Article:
Weird Tales: Jonathan Wood on The Egomaniacal Act of Writing

Ann VanderMeer • December 29th, 2007 @ 9:07 am • Culture

Writer: Jonathan Wood
Weird Tales Story: The Blank Card (Issue #347, Nov/Dec 2007)
Writer Bio: Jonathan Wood is an Englishman in New York. He lives on Long Island with his family and keeps 80 monkeys chained to typewriters in his garage. He passes their work off as his own, selling it to places like Behind the Wainscot, Fantasy Magazine, Farrago’s Wainscot, and Electric Velocipede. Their less coherent meanderings can be found at The Rambles of My Headspace

***

`Twas brillig, and the slithy toves
Did gyre and gimble in the wabe:
All mimsy were the borogoves,
And the mome raths outgrabe.

The world is slipping away from us.

No… that’s not what I meant. Our idea that we ever had a grasp on the world is slipping away from us. Radio, television, mass media, internet, email, blogs … the myriad of individual points of view is multiplying.

No… that’s not what I meant. All of those individual points of view have always been there. We’re simply more aware of them. We are constantly being bombarded with them, with their interpretation of events, with perspectives at odds with our own. And as these shouting, conflicting visions of the world mount up and upon us, as each conviction we have is challenged it’s harder and harder to live life with the impression that our point of view is the one true reality. In fact it’s harder and harder to live with the belief that there is any one true reality.

 

“[W]hat is a hobbit? I suppose hobbits need some description nowadays, since they have become rare and shy of the Big People, as they call us. They are (or were) a little people, about half our height, and smaller than the bearded dwarves. Hobbits have no beards. There is little or no magic about them, except the ordinary everyday sort which helps them to disappear quietly and quickly when large stupid folk like you and me come blundering along, making a noise like elephants which they can hear a mile off. They are inclined to be fat in the stomach; they dress in bright colours (chiefly green and yellow); wear no shoes, because their feet grow natural leathery soles and thick warm brown hair like the stuff on their heads (which is curly); have long clever brown fingers, good-natured faces, and laugh deep fruity laughs (especially after dinner, which they have twice a day when they can get it).”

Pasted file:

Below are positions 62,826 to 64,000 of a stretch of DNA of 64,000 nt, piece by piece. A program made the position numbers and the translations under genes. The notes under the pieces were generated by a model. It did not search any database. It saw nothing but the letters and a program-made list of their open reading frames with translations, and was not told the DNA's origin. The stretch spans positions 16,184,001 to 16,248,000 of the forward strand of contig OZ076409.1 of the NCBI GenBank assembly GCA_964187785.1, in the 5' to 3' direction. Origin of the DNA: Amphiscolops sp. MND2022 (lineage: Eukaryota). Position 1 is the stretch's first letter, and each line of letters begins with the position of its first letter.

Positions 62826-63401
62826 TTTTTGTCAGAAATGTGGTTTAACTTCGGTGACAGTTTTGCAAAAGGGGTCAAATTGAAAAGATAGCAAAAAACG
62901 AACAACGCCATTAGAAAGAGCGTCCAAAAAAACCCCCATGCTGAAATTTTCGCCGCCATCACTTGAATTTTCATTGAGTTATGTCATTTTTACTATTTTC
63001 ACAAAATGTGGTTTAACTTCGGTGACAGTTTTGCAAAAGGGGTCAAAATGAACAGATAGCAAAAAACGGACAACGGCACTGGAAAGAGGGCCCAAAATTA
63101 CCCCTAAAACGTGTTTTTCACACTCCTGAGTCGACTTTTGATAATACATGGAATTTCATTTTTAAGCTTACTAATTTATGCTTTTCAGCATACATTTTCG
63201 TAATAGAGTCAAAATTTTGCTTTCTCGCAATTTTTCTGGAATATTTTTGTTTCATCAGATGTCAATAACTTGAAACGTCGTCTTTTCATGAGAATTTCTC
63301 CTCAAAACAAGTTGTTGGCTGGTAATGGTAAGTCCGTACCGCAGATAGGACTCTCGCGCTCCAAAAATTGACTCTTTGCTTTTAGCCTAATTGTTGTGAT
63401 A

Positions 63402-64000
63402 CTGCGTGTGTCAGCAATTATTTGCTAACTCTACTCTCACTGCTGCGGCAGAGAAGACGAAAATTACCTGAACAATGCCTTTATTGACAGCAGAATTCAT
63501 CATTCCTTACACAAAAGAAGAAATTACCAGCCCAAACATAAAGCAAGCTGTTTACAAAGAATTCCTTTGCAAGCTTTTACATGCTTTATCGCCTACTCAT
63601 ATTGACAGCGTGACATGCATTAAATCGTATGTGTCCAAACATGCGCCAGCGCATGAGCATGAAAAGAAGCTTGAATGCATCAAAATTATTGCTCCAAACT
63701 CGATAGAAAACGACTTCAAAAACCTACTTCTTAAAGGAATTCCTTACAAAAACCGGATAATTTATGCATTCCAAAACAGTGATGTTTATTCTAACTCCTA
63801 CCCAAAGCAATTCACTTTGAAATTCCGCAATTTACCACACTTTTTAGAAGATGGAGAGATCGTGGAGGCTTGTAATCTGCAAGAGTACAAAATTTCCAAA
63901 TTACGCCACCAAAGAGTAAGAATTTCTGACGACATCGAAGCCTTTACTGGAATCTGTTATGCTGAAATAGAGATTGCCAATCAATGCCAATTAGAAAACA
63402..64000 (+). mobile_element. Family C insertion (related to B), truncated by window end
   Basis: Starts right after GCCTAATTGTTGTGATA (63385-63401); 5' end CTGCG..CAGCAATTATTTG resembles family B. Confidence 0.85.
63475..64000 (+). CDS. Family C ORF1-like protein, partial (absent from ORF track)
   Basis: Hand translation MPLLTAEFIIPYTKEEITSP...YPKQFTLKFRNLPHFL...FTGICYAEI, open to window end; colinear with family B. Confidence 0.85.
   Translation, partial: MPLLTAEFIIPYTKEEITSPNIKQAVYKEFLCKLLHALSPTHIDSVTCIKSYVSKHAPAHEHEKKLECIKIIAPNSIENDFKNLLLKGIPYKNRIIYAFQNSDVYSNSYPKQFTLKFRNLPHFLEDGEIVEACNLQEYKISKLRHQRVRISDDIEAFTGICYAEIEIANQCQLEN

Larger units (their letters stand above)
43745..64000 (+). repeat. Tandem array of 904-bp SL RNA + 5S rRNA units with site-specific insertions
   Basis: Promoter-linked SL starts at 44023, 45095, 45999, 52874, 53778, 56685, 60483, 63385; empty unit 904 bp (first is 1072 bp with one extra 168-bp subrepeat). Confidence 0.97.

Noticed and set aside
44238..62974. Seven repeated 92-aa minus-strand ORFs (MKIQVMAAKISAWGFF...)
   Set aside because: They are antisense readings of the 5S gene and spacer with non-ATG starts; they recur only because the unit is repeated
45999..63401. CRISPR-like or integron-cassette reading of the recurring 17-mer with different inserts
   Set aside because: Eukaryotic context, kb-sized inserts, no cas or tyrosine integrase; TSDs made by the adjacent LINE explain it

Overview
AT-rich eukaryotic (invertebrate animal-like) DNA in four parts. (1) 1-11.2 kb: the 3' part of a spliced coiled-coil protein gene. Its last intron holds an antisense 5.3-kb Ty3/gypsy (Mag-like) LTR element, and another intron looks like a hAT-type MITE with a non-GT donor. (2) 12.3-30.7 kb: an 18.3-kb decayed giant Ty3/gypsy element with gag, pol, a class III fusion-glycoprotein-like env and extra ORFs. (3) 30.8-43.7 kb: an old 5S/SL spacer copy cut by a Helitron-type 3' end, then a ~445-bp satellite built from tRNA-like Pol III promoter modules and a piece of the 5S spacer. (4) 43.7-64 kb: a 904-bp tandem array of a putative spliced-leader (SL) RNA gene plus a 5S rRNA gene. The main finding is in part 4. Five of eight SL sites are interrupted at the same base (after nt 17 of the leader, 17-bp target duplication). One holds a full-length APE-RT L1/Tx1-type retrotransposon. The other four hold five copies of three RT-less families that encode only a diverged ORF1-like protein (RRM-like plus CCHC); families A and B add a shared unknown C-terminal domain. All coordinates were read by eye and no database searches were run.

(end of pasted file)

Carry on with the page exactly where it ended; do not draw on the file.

*

Even the language of our debates is unstable. A word means one thing to one person, something else to another. We wrestle to express ourselves clearly but the meaning of our words changes on slips away from us. Our words are misinterpreted, mistranslated, misconstrued, simply missing. It becomes harder and harder to say anything as we become more and more aware that people aren’t listening/ reading things the way we’re articulating/writing.

*

Fantasy. n. fan•ta•sy \ˈfan-tə-sē, -zē\ plural fan•ta•sies
1obsolete : HALLUCINATION
2: FANCY; especially : the free play of creative imagination
3: a creation of the imaginative faculty whether expressed or merely conceived: as a: a fanciful design or invention b: a chimerical or fantastic notion c: FANTASIA d: imaginative fiction featuring especially strange settings and grotesque characters -called also fantasy fiction
4: CAPRICE
5: the power or process of creating especially unrealistic or improbable mental images in response to psychological need ; also : a mental image or a series of mental images (as a daydream) so created
6: a coin usually not intended for circulation as currency and often issued by a dubious authority (as a government-in-exile)

*

We wrestle for meaning, for certainty, for a center to hold onto, but in this slip-sliding, crash and burn, freeway of meaning, of alternative perspectives, angles, viewpoints, glimpses-we can’t focus on anything long enough to grab it. We are in freefall.

We act and justify our actions after the event. God is dead and yet people to continue to kill in his name. The author is dead but he keeps on writing. No one can read a word, utterance, syllable, gasp, gabble… a word of it. Every word has myriad interpretations. Meaning ripples and washes as phonemes and syntax collide. History warps, ripples, ruptures in subjective headspace. Each individual, solo, specific, particular, person, entity, creature, being, thing, organism, orgasm, orgy, o, oh, o …

*

`Twas brillig, and the slithy toves
Did gyre and gimble in the wabe;
All mimsy were the borogoves,
And the mome raths outgrabe.

*

No… that’s not what I mean. Not quite. It’s only part of the picture. Because we do make sense of the world-not perfectly, not completely-but we make enough sense. We inhabit a space between Carroll’s absurdism and Tolkien’s attempt to crystallize meaning. We exist on a fluctuating scale of sense. We muddle on. We get by.

So hopefully you can get some sense from this. Hopefully you can get some from my stories. That sense may be fractured, it may be fragmentary, it almost certainly won’t be what I intended, but it will be something. And, hopefully, to some of you it will mean something.

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